Wikipedia is an attractive target for governments seeking to influence large numbers of people. Social networks are crowded public squares where nations can openly or surreptitiously promote their own agendas. But due to its system of checks and balances arbitrated by dedicated volunteer editors who monitor every change to Wikipedia entries, coordinated state interference is often a complex endeavor.
The actors who vie for position on Wikipedia do it one of the most popular sites on the internet, not some obscure corner of the dark web. This year, more than 10,000 edits were made on the English-language page for the “2022 Russian Invasion of Ukraine,” the highest number of edits for a single article this year. Pages for Vladimir Putin, Ukraine and Volodymyr Zelenskiy also had many war-related edits. Wikipedia’s English site was visited 7.5 billion times in September alone, and its Spanish site was visited almost a billion times.
“Information Warfare and Wikipedia,” a recent report from the Institute for Strategic Dialogue (ISD) and the Center for the Analysis of Social Media (CASM), analyzes how state-sponsored organizations can infiltrate and modify high-profile Wikipedia pages. “Our work doesn’t attempt to empirically prove that Wikipedia is vulnerable to any kind of measurable degree,” said Carl Miller, a co-author of the report and CASM’s director of research. “It tries to convey what we know about the threat. The overall objective of the paper is less ambitious – Wikipedia is overlooked by researchers and journalists as a potential site for disinformation campaigns.”
Wikipedia’s impact ranges far beyond those who visit the site, since it also it feeds information to Siri and Google Assistant. In September 2019, a tug-of-war between Chinese and Taiwanese editors resulted in different answers when the Google and Siri digital assistants were asked, “What is Taiwan?” At one point, both replied, “A state in East Asia.” But earlier in the month, the answer was, “A province of the People’s Republic of China.” A BBC investigation found 1,600 biased edits to 22 politically sensitive Wikipedia articles on China. “We cannot verify who made each of these edits, why, or whether they reflect a more widespread practice. However, there are indications that they are not all necessarily organic, nor random,” said the report, which also found that legitimate Wikipedia editors have been harassed or pressured to quit.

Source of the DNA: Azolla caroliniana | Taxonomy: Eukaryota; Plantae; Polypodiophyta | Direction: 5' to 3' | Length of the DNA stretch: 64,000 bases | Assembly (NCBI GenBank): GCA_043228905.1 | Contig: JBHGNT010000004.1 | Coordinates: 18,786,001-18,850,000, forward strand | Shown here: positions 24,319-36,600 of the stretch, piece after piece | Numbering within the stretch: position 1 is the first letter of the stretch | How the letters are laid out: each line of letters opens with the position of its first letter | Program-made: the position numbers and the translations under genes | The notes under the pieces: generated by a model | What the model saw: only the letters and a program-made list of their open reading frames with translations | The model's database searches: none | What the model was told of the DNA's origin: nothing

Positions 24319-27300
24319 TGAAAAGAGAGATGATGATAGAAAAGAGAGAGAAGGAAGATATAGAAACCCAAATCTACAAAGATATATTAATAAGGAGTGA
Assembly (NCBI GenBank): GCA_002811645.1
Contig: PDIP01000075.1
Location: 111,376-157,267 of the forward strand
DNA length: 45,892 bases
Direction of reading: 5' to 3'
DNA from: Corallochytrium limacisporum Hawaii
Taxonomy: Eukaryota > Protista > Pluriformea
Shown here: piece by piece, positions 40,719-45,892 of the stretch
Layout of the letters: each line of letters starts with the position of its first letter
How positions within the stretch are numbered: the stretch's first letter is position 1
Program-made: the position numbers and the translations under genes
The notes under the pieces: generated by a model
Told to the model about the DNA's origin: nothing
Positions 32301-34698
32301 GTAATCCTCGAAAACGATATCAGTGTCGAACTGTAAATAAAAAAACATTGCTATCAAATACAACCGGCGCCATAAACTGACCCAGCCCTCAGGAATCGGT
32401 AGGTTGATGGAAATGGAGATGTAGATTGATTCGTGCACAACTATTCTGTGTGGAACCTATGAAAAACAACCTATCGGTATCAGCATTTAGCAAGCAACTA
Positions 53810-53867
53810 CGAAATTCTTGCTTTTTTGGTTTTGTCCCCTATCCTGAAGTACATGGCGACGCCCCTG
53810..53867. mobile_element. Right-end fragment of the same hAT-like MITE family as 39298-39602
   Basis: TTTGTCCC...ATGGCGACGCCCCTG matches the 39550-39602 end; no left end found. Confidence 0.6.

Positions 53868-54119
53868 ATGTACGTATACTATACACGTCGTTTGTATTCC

The principal danger posed by disinformation is not online vandalism, nor the typical differences of opinion between dedicated editors. Àlex Hinojo, an editor for the Catalan-language Wikipedia site, described a long-running argument over the place names used in the Spanish-language Wikipedia site for some Spanish municipalities in Catalonia, Valencia and the Balearic Islands. “They [Wikipedia] have chosen to keep some Franco-era names such as ‘San Quirico’ instead of ‘Sant Quirze.’ But that should be decided by each region. The Spanish-language Wikipedia site uses the place names established by the Royal Spanish Academy and the National Statistics Institute. It’s an ongoing quarrel, but I don’t think there is any sinister force behind it.”
But this type of editorial debate is not what concerns Carl Miller and his team of social media researchers. “We think the biggest threat is ‘entryism,’ which is the long-term infiltration by state-sponsored actors who build Wikipedia reputations over time so that they can later exploit its underlying policies and governance processes,” said Miller.
The most sophisticated attacks have been launched on the English-language Wikipedia site, but other sites have been targeted as well, said Santiago de Viana, an editor for the Spanish-language site. “I’m aware of suspicions and accusations about coordinated, state-sponsored efforts to modify Spanish-language content. But it’s very difficult to find hard evidence of this, or to impose sanctions for such activity,” said de Viana. “For example, we frequently see an increase in vandalism and self-promoting edits by politicians during election campaigns, but the people behind this activity are rarely identified.”